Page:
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Thread: Why doesn't Math.tan() work?
 08092011, 07:37 AM #1Member
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 08092011, 07:39 AM #2
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The trig methods take radians, not degrees. See the Math class for methods that convert degrees to radians.
kind regards,
JosLast edited by JosAH; 08092011 at 07:43 AM. Reason: duplicate word ...
cenosillicaphobia: the fear for an empty beer glass
 08092011, 07:41 AM #3Member
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Ah! I've been searching google for "java tan bug" this whole time. Thanks!
 08092011, 07:49 AM #4
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cenosillicaphobia: the fear for an empty beer glass
 08092011, 07:54 AM #5Member
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Ok. Sorry to come back with another question but I'm pretty bad at math in general.
Java Code:angle = Math.atan(Math.toRadians(1)); System.out.println("angle: " + angle);
Prints angle: 0.017451520651465824
This works
Java Code:angle = Math.tan(Math.toRadians(45)); System.out.println("angle: " + angle);
 08092011, 07:58 AM #6
Read the API, don't guess around. In any case, why should the argument to atan(...) be in radians (or even degrees, for that matter)?
db
 08092011, 08:01 AM #7
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The tan( ... ) method takes a number in radians and returns a number without a dimension so the inverse of the method (atan) takes a number without a dimension and returns a number measured in radians; so make that snippet:
Java Code:angle = Math.toRadians(Math.atan(1));
kind regards,
Joscenosillicaphobia: the fear for an empty beer glass
 08092011, 08:10 AM #8Member
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Ok. Again thank you. This saved me from an hour of hair pulling.
Read the API, don't guess around.
public static double atan(double a)
Returns the arc tangent of an angle, in the range of pi/2 through pi/2. Special cases:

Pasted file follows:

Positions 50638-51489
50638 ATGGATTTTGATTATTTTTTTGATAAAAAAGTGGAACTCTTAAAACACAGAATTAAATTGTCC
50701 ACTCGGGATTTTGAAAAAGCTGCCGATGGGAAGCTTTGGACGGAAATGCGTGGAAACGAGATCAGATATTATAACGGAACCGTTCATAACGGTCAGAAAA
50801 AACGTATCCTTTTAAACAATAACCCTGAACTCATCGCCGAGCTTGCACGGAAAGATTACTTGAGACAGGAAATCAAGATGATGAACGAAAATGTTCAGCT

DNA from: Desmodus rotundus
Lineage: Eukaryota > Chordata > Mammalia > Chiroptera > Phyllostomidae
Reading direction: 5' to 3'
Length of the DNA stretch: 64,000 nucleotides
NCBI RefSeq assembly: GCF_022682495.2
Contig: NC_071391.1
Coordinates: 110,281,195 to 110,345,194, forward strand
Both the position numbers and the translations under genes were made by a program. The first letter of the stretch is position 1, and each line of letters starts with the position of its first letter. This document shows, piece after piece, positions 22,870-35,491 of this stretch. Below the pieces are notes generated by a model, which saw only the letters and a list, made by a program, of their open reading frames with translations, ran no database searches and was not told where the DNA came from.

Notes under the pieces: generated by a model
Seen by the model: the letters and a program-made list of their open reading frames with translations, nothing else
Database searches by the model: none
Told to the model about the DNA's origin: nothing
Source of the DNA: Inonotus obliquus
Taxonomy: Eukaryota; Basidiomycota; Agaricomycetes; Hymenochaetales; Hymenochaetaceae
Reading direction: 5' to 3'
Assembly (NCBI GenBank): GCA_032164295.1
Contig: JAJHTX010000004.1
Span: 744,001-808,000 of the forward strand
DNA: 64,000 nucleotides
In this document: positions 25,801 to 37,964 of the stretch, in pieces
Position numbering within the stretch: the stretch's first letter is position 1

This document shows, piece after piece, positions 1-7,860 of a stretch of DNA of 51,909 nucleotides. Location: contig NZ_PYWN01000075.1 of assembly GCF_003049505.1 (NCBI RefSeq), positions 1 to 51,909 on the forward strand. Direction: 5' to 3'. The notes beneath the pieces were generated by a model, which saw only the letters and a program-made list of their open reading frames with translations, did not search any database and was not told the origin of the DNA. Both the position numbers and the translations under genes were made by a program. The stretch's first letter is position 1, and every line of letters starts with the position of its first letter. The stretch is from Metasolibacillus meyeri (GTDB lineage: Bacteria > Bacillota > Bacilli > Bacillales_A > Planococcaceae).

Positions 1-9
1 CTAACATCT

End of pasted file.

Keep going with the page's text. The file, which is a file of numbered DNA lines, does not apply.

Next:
If the argument is NaN, then the result is NaN.
If the argument is positive zero, then the result is positive zero; if the argument is negative zero, then the result is negative zero.
A result must be within 1 ulp of the correctly rounded result. Results must be semimonotonic.
Parameters:
a  the double value whose arc tangent is to be returned.
Returns:
the arc tangent of the argument.
 08092011, 08:24 AM #9
 08092011, 09:11 AM #10Member
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Certainly.
Java 2 Platform SE v1.3.1: Class Math
I think it may be an older API. I've been using the older api without issues thus far though.
 08092011, 09:20 AM #11
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Fun; that old API documentation is dead wrong; as I wrote (see above) the tan( ... ) method takes a number in radians and returns a dimensionless number. That atan( ... ) method works the other way around (as an inverse function should): it takes a dimensionless value and returns a number measured in radians. It's probably a copy/paste error ;)
kind regards,
Joscenosillicaphobia: the fear for an empty beer glass
 08092011, 09:20 AM #12
Yikes!
You are 4 versions behind.
 08092011, 11:14 AM #13
A mathematical definition for tangent in Trigonometry:
The tangent of an angle is the opposite side over the adjacent side.
Therefore we can deduce that a tangent takes an angle and returns a unitless number.
Arctangent:
Arctangent is the inverse function of tangent.
Therefore the arctangent takes a unitless number and returns an angle.
In Java these angles have units of radians.If you aren't programming in Java, well that's just too bad.
I'd rather be using Ubuntu.
 08092011, 11:33 AM #14
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 04292012, 09:13 PM #15
Re: Why doesn't Math.tan() work?
Last edited by stchman; 04292012 at 09:15 PM.
If you aren't programming in Java, well that's just too bad.
I'd rather be using Ubuntu.
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